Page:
Originally designed within the confines of a San Francisco beauty parlour around three years ago, Vajazzling hadn’t been seen on European or British  territory until the last year or so – most noticeably on “The Only Way Is Essex” series on UK television last year.

So what exactly does this craze  for body sparkle involve? It appears to be very easy indeed. Simply a case of prewaxing the desired area of your body, making sure it’s towelled dry, then placing the Swarovski crystals in a pattern or design of your choice  in strategic formation with the use of tweezers. Each crystal is then pressed down firmly for a few seconds for the adhesive to ‘take’, then the person waits a little while before dressing. And that’s it! Vajazzled!

Various websites enthuse on such matters, claiming their clients have already carried out home experiments with regards to worries on ‘after care problems’….Namely, if the vajazzling is placed on the female pubic area, does it hurt or chafe the male during intercourse??? The answer was a resounding “NO, not a problem as the crystals are smooth”!

Your vajazzle should last a few days, and obviously it’s a good idea to wear loose fitting clothes. The crystals can be re-used, with a skin-safe adhesive; and keep them stored carefully to minimise scratching. You could also try them in different areas – like above the waist or on your back; just have fun with it. Or , alternatively head off to Essex for a contemporary adornment complete with entertainment!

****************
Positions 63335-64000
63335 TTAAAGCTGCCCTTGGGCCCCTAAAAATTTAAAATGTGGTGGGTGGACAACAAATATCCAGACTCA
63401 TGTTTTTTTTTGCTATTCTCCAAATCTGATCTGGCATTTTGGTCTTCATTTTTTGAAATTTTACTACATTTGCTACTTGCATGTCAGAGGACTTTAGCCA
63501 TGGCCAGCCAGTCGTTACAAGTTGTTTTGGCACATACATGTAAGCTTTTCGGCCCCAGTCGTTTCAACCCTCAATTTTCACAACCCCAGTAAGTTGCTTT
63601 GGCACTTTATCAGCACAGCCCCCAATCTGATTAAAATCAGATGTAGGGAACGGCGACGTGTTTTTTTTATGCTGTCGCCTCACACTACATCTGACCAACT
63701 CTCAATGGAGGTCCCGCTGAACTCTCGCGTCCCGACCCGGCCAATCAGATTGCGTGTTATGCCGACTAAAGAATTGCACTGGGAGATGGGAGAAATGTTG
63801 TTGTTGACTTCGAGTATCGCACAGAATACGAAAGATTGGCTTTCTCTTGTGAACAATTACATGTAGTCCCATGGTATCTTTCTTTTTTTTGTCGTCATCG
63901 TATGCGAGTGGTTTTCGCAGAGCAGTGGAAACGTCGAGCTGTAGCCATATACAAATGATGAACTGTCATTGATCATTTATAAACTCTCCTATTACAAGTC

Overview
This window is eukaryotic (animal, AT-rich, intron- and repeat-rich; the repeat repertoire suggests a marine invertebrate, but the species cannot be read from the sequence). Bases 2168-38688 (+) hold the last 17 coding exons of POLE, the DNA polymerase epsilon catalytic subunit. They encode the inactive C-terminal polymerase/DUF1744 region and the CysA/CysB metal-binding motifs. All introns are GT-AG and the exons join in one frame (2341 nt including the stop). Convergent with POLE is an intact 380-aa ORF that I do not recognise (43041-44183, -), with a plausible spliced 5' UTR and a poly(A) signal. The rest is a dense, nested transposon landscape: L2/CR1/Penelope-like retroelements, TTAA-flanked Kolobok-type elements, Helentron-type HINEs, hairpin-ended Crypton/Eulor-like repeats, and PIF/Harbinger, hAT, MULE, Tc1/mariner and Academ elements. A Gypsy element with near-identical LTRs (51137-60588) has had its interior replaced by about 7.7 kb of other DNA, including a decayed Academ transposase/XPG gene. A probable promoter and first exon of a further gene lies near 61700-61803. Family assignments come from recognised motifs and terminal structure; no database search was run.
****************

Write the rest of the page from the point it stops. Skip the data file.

Tess Egerton (copyright) 2012 edit

Patrick Strudwick: There’s a wild beast at large in Essex – snobbery

August 30th, 2012

I urge the people of Essex to stay indoors. a dangerous animal is on the loose: classism. in the past 48 hours, Britain has erupted in a paroxysm of sneering snobbishness. With the news that a lion might have been roaming the outermost fields of Clacton, a much wilder beast showed its face: the acceptable hatred of the (apparently) moneyed working class.

And so, Twitter has seen "lion" and "Essexlion" become its most discussed topics, as the incident is used to deride the people of this county. Essexism, it seems, is the last unchallenged prejudice.

First, countless supposedly hilarious pictures of the lion emerged: big cats with Photoshop-ed bouffant hairdos, because, of course, everyone in Essex has ridiculous hair. they have ridiculous hair, so the notion goes, because the men and women of Essex have no taste. they simply have money. And for the middle and upper classes, that will never be enough. Only "old" money ushers you into the upper echelons. however much a working-class person has "made good" – and that’s a phrase that exposes the belief that the higher the strata, the greater the virtue – they will never be accepted.